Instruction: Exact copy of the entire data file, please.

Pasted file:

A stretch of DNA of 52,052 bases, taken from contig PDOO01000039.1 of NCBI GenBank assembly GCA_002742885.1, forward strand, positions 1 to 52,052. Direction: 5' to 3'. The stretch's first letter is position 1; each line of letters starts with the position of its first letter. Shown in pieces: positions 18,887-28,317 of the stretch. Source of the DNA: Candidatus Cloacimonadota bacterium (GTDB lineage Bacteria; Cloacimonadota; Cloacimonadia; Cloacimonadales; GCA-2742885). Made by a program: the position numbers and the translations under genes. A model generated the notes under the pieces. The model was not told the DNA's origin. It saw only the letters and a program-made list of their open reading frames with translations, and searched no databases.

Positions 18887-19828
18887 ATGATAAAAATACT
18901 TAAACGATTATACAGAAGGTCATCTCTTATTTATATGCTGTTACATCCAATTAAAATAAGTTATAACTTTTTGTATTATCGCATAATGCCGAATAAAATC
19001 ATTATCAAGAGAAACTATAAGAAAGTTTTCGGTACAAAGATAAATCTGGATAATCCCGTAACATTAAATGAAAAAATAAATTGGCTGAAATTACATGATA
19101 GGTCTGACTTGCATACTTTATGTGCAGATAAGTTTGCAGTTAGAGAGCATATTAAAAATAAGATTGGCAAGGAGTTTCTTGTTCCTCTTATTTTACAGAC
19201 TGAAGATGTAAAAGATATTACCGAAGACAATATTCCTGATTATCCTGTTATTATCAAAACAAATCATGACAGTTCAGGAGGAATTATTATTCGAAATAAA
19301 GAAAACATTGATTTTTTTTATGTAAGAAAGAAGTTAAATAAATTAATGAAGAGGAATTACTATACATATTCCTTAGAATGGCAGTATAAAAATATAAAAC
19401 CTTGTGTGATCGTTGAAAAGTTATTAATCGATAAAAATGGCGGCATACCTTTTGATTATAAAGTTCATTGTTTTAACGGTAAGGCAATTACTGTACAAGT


A stretch of DNA of 52,052 bases, taken from contig PDOO01000039.1 of NCBI GenBank assembly GCA_002742885.1, forward strand, positions 1 to 52,052. Direction: 5' to 3'. The stretch's first letter is position 1; each line of letters starts with the position of its first letter. Shown in pieces: positions 18,887-28,317 of the stretch. Source of the DNA: Candidatus Cloacimonadota bacterium (GTDB lineage Bacteria; Cloacimonadota; Cloacimonadia; Cloacimonadales; GCA-2742885). Made by a program: the position numbers and the translations under genes. A model generated the notes under the pieces. The model was not told the DNA's origin. It saw only the letters and a program-made list of their open reading frames with translations, and searched no databases.

Positions 18887-19828
18887 ATGATAAAAATACT
18901 TAAACGATTATACAGAAGGTCATCTCTTATTTATATGCTGTTACATCCAATTAAAATAAGTTATAACTTTTTGTATTATCGCATAATGCCGAATAAAATC
19001 ATTATCAAGAGAAACTATAAGAAAGTTTTCGGTACAAAGATAAATCTGGATAATCCCGTAACATTAAATGAAAAAATAAATTGGCTGAAATTACATGATA
19101 GGTCTGACTTGCATACTTTATGTGCAGATAAGTTTGCAGTTAGAGAGCATATTAAAAATAAGATTGGCAAGGAGTTTCTTGTTCCTCTTATTTTACAGAC
19201 TGAAGATGTAAAAGATATTACCGAAGACAATATTCCTGATTATCCTGTTATTATCAAAACAAATCATGACAGTTCAGGAGGAATTATTATTCGAAATAAA
19301 GAAAACATTGATTTTTTTTATGTAAGAAAGAAGTTAAATAAATTAATGAAGAGGAATTACTATACATATTCCTTAGAATGGCAGTATAAAAATATAAAAC
19401 CTTGTGTGATCGTTGAAAAGTTATTAATCGATAAAAATGGCGGCATACCTTTTGATTATAAAGTTCATTGTTTTAACGGTAAGGCAATTACTGTACAAGT